When it comes to fitting triathlon in among life’s priorities, is there such a thing as ‘balanced’?
I finally ventured into the world of social media during the past year. Looking at some triathletes’ profile descriptions, I have to wonder just how many hours are in their days. Swimmer, biker, runner, yogi, coach, husband, wife, dad, mother, attorney, doctor, world traveler, wine drinker, coffee enthusiast, movie fanatic, cook … and the lists continue. “Circus performer” is what most should list, because when I see all these activities I can’t help but envision a tightrope walker navigating his way across an expanse. This particular daredevil, however, has his bike, running shoes, wetsuit, family, job, friends, probably a dog, and every other person, activity and hobby associated with him piled high on his back while doing everything he can to avoid the abyss below.
The phrase “balanced triathlete” is an oxymoron. I’ve struggled to balance everything in my life from the moment I combined the three sports—swimming, cycling and running—and I know I’m not the only one.
“If I only had more time to train.” I’ve said it. I’m sure almost every triathlete has said it. I said it during my very first year of racing. Twenty years old, still in college, I was trying to balance classes, a lab job, training for my first Ironman and a social life. I would wake up before class to swim or run, fit in another workout around my lunch break, and ride after my last class or on the trainer at night. (Yes, I had numerous complaints from neighboring apartments about the noise.)
Substitute a full-time job, spouse and kids, and I’m sure that schedule begins to sound familiar for many. I know plenty of athletes live this lifestyle year after year for what is supposed to be a healthy, fun escape from the daily grind. Instead, it becomes just another part of that grind. Eventually, something has to give. Grades, jobs, marriages, happiness and especially athletic performance all suffer.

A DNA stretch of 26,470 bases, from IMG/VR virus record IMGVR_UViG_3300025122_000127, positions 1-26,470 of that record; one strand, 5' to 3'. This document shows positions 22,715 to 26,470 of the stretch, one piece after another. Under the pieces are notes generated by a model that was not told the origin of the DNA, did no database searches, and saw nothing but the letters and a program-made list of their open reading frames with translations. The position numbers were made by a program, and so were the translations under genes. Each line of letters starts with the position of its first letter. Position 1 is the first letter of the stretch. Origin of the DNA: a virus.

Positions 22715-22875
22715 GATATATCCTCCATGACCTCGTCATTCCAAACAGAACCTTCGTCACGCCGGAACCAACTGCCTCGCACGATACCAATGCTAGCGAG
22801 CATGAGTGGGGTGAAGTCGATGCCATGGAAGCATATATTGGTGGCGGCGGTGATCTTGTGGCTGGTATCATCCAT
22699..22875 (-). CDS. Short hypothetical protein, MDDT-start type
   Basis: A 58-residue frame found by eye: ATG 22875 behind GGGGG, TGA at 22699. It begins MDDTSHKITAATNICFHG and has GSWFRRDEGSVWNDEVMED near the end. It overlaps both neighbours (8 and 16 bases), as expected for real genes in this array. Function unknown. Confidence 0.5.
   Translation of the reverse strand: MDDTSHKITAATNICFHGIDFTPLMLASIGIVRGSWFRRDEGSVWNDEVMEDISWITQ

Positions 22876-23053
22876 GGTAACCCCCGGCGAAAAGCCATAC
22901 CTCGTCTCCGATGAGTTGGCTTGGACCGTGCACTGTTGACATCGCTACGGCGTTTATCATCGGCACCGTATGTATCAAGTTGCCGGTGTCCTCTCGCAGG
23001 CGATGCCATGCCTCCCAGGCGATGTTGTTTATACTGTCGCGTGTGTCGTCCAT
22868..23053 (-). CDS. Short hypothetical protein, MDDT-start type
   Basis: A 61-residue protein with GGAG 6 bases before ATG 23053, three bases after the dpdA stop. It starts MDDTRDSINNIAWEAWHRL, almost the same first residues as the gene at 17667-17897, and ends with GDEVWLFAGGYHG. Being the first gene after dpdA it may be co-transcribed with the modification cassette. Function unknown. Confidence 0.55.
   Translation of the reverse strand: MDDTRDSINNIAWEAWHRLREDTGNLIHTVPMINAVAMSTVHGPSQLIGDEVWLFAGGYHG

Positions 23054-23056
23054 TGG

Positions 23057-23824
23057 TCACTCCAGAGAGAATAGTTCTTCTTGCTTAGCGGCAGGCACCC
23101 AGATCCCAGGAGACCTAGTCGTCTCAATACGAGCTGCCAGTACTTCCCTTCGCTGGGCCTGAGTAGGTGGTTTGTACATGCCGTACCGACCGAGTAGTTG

Something did give out for me that year after my very first Ironman. Jumping back into my busy routine only days after racing in Kona, I ended up injured and on the disabled list for six months. My grades suffered because of my increased training, and I returned home without a girlfriend. I lost my balance and fell into the abyss.
Once I joined the professional ranks, with no school or job competing for my time, I figured that I would never be worried about having enough time to train again. Finding balance would be a smooth glide across that tightrope without even a wobble. Unfortunately, I teetered again when I delved into the disastrous “if I just train all day” routine. Because training was now my job, everything else took a back seat and more injuries, poor race performances and the search for a successful balanced triathlon lifestyle continued.
People may assume I found that elusive answer when I reached the pinnacle of our sport. Winning two world titles and competing at the top of the professional ranks for more than 15 years requires some kind of balance in life, right? In all honesty, I would probably say those were the most unbalanced times in my life. I prioritized one thing and sacrificed so many others. At the time it made sense, but it was obviously never sustainable.
Twenty-three years after my first triathlon and a few years since my last, I don’t struggle much anymore trying to balance all the aspects of my life. I’ve learned that a “balanced life” is probably as much of an oxymoron as “balanced triathlete.” I frequently say, “I wish I had more time to work out,” and occasionally, I even reminisce about “training all day.” However, I never lose my footing anymore. My back is still loaded up with priorities, responsibilities and even hobbies, but I know the differences between them. Some can wait till tomorrow. Now that tightrope is more like the smooth, wide trail out my backdoor that is almost impossible to even stumble on. I may be ready to update my own online profile one of these days. “Happily unbalanced” sounds about right.
Tim DeBoom is the 2001 and 2002 winner of the Ironman World Championship, and the last American to win in Kona.